“That Story Lady”

Angela Scott, Author – Storyteller – Ventriloquist

Archive for the ‘Ventriloquism/Ventriloquist’ Category

Dream of a Child Comes True at the Age of 52 When I Opened the Door to My Childhood Dream

July 16, 2008

Walking into the photography studio, I paused as I opened the door. “This is our first studio portrait,” I silently said to myself.

Wearing a midnight blue three piece pantsuit for the first time reminded me of the Cinderella story. “Is this my imagination or is this real?” I felt like a princess on the inside as well as the outside. “Today is the first time I have worn this outfit, even though I bought it over two years ago,” my thoughts blurred.

“My adopted son, a ventriloquial figure named Sonny, is wearing a new three piece suit I bought for him last year before I ever held him in my arms,” my thoughts continued. Yet, today we are here together as a team.

I sat on the chair and held Sonny in my arms. He is 45 years old and I’m a few years his senior… That’s my story and I’m sticking with it. In the studio, Lyndon Lloyd, our photographer adjusted the lights and camera quickly.

“Lean closer to the dummy,” he said as he changed the camera setting. I asked in a mischievous voice, “Which one?” I wondered how many dummies Lyndon had photographed in his studio so I asked him without any hesitation. He smiled and said, “Well…” I knew he caught my train of thought so I clarified my question. “How many wooden dummies have you photographed in your studio?” He paused and I knew his answer. This event was one for the record books at Lloyd’s Photography.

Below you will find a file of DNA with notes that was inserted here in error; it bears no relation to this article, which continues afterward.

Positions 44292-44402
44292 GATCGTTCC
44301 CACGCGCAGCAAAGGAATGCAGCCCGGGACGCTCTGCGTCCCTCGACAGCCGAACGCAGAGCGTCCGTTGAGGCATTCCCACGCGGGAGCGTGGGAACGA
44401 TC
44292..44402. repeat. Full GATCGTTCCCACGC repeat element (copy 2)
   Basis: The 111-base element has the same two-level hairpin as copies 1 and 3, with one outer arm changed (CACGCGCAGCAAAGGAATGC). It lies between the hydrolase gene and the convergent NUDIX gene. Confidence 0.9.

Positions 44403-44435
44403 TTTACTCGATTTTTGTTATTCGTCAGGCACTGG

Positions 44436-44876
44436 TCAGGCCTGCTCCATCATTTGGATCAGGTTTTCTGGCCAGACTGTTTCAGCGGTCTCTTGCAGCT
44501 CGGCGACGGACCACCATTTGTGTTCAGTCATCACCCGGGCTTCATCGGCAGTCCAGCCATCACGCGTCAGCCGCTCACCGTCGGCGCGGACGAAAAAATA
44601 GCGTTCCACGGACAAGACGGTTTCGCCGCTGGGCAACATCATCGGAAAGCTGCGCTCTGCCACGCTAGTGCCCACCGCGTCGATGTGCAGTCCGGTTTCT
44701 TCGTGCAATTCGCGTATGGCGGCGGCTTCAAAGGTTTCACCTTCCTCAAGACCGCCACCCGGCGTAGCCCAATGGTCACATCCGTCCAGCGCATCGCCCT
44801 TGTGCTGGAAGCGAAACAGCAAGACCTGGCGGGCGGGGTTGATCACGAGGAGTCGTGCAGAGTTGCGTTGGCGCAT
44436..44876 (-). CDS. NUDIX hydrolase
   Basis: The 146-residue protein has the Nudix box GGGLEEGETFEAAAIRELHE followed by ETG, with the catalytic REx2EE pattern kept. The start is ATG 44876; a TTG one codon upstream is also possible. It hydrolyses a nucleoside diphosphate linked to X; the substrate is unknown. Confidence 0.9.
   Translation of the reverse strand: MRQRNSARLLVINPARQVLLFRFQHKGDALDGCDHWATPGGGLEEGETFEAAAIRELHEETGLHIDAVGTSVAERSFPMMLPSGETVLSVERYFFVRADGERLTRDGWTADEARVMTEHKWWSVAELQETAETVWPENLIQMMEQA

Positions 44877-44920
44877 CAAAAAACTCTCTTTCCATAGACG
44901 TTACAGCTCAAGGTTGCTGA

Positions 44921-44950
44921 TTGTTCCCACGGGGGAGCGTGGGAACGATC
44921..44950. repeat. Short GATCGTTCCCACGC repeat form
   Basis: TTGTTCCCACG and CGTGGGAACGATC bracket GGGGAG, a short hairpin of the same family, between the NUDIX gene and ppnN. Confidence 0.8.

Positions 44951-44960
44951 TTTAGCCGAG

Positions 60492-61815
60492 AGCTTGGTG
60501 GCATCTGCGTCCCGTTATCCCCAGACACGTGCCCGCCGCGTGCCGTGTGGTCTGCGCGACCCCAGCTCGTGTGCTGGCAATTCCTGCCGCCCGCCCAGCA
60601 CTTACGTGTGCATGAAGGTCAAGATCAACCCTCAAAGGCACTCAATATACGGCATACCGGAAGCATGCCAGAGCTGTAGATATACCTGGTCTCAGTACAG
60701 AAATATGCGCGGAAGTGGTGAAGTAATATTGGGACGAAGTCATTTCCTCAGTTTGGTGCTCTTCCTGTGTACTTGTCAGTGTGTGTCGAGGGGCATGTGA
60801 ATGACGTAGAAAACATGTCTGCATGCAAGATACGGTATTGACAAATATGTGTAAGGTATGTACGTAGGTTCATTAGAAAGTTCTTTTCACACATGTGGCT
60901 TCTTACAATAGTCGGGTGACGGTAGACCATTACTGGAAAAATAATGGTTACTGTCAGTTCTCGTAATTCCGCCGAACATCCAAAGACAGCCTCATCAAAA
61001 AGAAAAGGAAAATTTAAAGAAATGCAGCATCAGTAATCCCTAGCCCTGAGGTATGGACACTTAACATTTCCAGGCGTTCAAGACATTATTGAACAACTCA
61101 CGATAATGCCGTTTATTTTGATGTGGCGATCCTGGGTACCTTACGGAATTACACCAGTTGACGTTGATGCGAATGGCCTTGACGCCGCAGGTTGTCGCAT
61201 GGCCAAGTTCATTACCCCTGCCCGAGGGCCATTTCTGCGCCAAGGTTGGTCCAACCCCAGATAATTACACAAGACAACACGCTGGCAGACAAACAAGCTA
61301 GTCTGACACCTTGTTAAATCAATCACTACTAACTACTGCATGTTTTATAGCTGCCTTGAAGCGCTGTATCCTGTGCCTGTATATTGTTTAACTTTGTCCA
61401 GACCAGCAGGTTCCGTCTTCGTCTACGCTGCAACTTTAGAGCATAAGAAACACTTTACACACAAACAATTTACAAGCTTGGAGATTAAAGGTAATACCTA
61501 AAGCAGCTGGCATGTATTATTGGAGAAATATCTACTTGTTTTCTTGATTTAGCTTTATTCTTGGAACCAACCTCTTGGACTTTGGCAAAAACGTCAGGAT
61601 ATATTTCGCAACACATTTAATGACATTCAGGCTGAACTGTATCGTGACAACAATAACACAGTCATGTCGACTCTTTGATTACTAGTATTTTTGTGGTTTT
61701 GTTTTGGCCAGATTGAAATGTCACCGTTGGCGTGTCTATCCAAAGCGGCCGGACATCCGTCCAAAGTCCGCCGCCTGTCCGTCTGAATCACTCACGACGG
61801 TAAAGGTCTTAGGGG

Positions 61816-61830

He said, “You will be able to view the photos tomorrow on the internet.” However, much to my amazement, I received a call about 6:00 p.m. that same afternoon announcing the photos had already been uploaded for my review.

Excitedly I began following Lyndon’s instructions to view the photos. I watched the entire slideshow of forty-eight photos. For the first time as an adult, I felt the magic of a childhood dream come to fruition. I admit it was awkward at first but I know I walked out of the studio door a different person than when I first walked in.

We laughed and talked during the photo session. Renewed with encouragement and filled with hope, I understand the importance of listening to the still small voice in my heart.

“Rudy” knows the power of pursuing your dreams. I met Daniel Reuttiger, “Rudy,” in person at High Point University on April 22nd this year. He shared from his heart and told about the numerous challenges he battled as he refused to let his dream die, his dream as a young boy who wanted to play football at Notre Dame, even though others laughed at his ambitions. When the power of a dream is fueled with passion, miracles happen.

Henry van Dyke said, “Be glad of life because it gives you the chance to love and to work and to play and to look at the stars.” Yes, I am indeed thankful to walk through this door into my childhood dream, one of the many blessings given to me in life.


The photography website is http://www.lloydsphotographyofnc.com